Sepia Saturday 586. Twelfth in a photo blog series on my maternal Italian ancestors from Gloversville, Fulton Co., N.Y.
In these days of low-priced, mass produced shoes — often made with synthetic components — it’s hard to imagine how important cobbler shops and shoe parlors were during the 19th and early 20th centuries.
However, in the 1800s and early 1900s, occupations like cobbler, shoemaker, shoe shiner and bootblack were significant, long-lasting careers that were integral to the creation, repair and maintenance of leather footwear — especially in the era of dusty, unpaved streets.
Nowhere was this truer than in Gloversville, Fulton County, N.Y. — the U.S. home of my maternal Italian ancestors, many of whom were employed in tanning, glove making and other leather trades.
Which explains how the brothers of my second grand-grandmother Antoinette (Del Negro) Curcio — Michael and Vincenzo “Jimmy” Del Negro — were able to earn a living working as bootblacks in various Gloversville locations.
A decade of shoe parlor work
To investigate where my second great-granduncles Mike and Jimmy lived and worked, I turned to previous research in the Gloversville and Johnstown Business Directories from 1906-1917 — both on microfilm at the NYS Archives and online. The table below summarizes what I found.
|Michael and Jimmy DelNegro in Gloversville and Johnstown Business Directories – 1906-1917; Sources: NYS Archives & Ancestry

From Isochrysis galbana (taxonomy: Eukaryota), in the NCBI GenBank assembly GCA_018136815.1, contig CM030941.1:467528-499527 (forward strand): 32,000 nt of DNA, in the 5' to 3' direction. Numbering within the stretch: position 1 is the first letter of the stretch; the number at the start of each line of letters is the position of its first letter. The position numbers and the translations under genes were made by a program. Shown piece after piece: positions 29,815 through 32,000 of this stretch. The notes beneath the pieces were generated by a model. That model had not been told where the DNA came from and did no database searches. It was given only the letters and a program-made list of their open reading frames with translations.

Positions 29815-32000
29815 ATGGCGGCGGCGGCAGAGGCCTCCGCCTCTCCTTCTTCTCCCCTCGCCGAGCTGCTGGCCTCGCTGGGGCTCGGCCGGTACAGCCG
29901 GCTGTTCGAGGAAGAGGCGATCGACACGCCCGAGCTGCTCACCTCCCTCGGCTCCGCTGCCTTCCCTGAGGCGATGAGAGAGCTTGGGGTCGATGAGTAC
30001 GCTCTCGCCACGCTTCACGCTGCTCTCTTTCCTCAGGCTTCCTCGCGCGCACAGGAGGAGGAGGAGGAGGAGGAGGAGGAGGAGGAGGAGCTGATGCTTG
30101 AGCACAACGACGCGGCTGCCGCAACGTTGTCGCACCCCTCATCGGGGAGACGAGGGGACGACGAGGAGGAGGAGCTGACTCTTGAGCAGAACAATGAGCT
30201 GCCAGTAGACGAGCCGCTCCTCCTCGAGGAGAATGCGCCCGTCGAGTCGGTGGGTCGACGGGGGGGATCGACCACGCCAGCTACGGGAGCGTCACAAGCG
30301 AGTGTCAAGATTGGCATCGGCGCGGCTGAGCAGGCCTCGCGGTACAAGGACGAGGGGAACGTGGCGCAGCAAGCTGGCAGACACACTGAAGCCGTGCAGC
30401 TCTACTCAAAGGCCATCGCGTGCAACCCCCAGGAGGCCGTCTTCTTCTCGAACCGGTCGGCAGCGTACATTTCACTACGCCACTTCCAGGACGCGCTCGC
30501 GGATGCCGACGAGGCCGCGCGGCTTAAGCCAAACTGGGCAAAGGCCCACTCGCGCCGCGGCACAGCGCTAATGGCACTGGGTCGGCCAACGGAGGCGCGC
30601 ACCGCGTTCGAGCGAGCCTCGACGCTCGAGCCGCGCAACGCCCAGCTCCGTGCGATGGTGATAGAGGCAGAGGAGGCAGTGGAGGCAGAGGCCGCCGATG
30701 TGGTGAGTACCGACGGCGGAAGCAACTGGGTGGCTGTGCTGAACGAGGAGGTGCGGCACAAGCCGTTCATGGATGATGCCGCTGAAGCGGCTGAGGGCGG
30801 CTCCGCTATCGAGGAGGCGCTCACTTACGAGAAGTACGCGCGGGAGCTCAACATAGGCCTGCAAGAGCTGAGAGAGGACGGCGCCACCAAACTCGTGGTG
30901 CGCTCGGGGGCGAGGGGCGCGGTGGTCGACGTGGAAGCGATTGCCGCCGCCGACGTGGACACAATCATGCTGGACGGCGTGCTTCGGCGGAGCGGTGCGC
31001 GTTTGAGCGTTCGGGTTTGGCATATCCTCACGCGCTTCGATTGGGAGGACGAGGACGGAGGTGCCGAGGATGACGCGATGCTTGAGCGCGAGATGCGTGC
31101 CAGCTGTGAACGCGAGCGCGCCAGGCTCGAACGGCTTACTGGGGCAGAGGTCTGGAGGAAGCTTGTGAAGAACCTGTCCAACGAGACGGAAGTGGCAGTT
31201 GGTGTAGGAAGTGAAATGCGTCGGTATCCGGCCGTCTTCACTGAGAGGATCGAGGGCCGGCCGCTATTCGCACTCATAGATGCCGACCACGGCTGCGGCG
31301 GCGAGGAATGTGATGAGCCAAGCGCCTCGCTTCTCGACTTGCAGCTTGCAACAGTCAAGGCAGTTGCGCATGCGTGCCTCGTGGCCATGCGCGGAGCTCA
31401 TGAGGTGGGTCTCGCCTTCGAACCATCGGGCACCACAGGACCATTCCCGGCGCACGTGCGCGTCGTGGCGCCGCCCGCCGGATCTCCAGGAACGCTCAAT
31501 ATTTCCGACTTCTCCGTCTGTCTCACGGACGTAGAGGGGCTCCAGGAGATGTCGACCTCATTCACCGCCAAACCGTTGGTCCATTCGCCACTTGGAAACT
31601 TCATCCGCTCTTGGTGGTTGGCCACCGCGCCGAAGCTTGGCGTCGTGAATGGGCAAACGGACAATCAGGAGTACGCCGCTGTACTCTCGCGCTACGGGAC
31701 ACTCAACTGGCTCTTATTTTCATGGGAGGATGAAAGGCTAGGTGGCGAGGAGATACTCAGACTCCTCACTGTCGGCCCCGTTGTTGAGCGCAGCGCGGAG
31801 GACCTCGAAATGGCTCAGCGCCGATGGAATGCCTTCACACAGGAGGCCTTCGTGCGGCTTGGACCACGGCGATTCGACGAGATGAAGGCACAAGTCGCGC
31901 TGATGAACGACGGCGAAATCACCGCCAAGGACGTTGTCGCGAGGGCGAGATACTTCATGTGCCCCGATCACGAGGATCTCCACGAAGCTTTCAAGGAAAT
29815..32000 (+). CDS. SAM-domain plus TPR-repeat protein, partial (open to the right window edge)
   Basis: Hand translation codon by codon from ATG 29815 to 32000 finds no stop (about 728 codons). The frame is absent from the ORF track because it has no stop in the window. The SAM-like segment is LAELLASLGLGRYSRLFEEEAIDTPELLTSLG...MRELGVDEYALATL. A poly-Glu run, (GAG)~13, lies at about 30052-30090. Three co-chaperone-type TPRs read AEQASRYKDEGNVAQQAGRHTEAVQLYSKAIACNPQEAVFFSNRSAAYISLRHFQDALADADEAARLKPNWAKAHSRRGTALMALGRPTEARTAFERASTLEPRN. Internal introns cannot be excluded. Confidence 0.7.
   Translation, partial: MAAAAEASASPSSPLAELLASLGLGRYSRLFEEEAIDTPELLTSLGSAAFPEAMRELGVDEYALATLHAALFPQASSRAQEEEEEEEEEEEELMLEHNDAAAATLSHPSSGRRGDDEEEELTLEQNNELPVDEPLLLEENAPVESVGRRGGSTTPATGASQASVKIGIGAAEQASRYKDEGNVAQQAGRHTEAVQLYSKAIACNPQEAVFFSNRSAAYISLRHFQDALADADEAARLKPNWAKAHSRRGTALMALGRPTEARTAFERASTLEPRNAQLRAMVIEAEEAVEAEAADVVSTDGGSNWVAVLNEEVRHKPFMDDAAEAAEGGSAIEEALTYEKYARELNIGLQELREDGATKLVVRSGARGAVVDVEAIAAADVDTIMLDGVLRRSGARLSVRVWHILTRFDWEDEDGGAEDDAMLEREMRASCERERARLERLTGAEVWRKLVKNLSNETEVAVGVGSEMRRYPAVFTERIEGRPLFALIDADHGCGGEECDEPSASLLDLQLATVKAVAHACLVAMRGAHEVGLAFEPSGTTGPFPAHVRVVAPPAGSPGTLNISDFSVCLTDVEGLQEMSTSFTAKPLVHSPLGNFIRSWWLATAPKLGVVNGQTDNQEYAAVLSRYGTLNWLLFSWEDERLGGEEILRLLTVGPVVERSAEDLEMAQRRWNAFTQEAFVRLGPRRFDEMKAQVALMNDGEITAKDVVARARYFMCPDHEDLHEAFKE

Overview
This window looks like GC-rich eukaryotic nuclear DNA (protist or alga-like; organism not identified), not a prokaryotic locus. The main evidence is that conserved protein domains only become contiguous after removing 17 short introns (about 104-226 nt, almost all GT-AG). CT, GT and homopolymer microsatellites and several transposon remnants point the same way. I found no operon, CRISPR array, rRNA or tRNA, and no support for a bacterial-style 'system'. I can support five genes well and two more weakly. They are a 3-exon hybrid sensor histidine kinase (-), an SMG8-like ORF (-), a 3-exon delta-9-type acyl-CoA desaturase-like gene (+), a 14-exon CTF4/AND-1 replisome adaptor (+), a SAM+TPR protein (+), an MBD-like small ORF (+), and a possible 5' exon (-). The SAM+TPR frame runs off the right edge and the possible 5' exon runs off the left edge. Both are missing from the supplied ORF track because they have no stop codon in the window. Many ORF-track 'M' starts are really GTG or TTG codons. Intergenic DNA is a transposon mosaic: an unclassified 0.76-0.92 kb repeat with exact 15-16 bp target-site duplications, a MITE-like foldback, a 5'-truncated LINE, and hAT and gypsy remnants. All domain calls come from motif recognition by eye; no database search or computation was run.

|1906||Michael Del Negro||h. 128 E. Fulton St.||12 N. Main St.||Bootblack|
|1906||James Del Negro||r. 128 E. Fulton St.||2 S. Main St.||Bootblack|
|1909||Michael Del Negro||h. 72 1/2 E. Fulton St.||Mike’s Shoe Shining Parlor at 12 N. Main St.||Bootblack
|1909||James Del Negro||41 Church St.||The Hotel Kingsborough & 10 S. Main||Bootblack|
|1910 & 1911||Michael Del Negro||h. 72 1/2 E. Fulton St.||12 N. Main St.||Bootblack|
|1910 & 1911||James Del Negro||41 Church St.||The Hotel Kingsborough||Bootblack|
|1914 – 1916||Michael Del Negro||h. 72 1/2 E. Fulton St.||12 N. Main St.||Bootblack|
|1914- 1917||James Del Negro||h. 72 1/2 E. Fulton St.||—||Bootblack|
|1917||Michael Del Negro||h. 72 1/2 E. Fulton St.||7 S. Main St.||Bootblack|
A bustling glove manufacturing town
Gloversville was a bustling glove manufacturing town when the Del Negro brothers were pursuing their service careers.
Hundreds of glove factories all over town — and in neighboring Johnstown — brought prosperity, as evidenced by the stately buildings that remain from that period.
There were busy hotels for visiting glove buyers, department stores with all manner of goods, cultural venues like the Kasson Opera House and a splendid Carnegie Free Library, which is still open and active.
In this environment, a shoe shine parlor could prosper. And my second great-granduncles Mike and Jimmy appear to have done well in their occupations.
The city directories show that Mike had his own parlor by 1909 — and he also bought a house at 72 1/2 E. Fulton St. (see map and photo).
His home was located down the street from his sister Antoinette (Del Negro) Curcio and her family at 128 E. Fulton St. And their brother Jimmy eventually came to live with Mike and his family.
This made me curious about the Del Negro brothers’ various work locations. So I turned once more to Sanborn Fire Insurance Maps for the next phase of their story.
Up next: Mapping the Del Negro Brothers Gloversville, N.Y., workplaces. Meanwhile, please visit the blogs of this week’s other Sepia Saturday participants.
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